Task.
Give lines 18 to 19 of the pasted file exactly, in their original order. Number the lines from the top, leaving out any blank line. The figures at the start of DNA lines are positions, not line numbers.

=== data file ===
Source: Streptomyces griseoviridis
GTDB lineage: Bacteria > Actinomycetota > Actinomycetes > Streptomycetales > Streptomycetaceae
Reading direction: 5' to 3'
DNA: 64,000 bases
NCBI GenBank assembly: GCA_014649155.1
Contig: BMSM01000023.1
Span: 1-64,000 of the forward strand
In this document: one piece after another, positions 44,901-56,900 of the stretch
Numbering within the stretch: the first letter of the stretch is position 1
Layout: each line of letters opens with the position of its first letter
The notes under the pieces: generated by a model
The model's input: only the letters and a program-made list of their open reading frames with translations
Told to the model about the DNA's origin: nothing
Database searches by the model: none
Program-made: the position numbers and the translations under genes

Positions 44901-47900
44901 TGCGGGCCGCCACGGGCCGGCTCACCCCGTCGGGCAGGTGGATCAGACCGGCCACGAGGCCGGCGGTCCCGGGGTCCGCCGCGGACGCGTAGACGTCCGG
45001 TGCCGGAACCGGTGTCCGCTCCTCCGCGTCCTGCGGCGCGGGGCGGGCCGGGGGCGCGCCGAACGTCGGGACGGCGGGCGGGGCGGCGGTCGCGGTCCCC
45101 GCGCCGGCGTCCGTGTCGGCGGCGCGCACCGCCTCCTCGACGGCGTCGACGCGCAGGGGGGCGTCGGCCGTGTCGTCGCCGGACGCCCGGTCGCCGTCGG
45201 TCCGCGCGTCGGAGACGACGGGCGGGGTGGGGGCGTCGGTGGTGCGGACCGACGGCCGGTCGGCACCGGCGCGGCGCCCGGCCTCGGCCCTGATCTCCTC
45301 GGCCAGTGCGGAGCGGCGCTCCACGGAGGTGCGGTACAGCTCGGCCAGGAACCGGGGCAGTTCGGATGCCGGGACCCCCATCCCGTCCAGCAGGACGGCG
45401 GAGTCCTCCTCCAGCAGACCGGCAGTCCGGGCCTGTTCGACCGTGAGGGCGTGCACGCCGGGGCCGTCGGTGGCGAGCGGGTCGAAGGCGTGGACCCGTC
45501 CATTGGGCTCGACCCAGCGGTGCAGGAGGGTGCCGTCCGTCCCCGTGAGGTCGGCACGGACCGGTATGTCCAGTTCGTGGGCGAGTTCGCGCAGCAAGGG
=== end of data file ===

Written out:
45001 TGCCGGAACCGGTGTCCGCTCCTCCGCGTCCTGCGGCGCGGGGCGGGCCGGGGGCGCGCCGAACGTCGGGACGGCGGGCGGGGCGGCGGTCGCGGTCCCC
45101 GCGCCGGCGTCCGTGTCGGCGGCGCGCACCGCCTCCTCGACGGCGTCGACGCGCAGGGGGGCGTCGGCCGTGTCGTCGCCGGACGCCCGGTCGCCGTCGG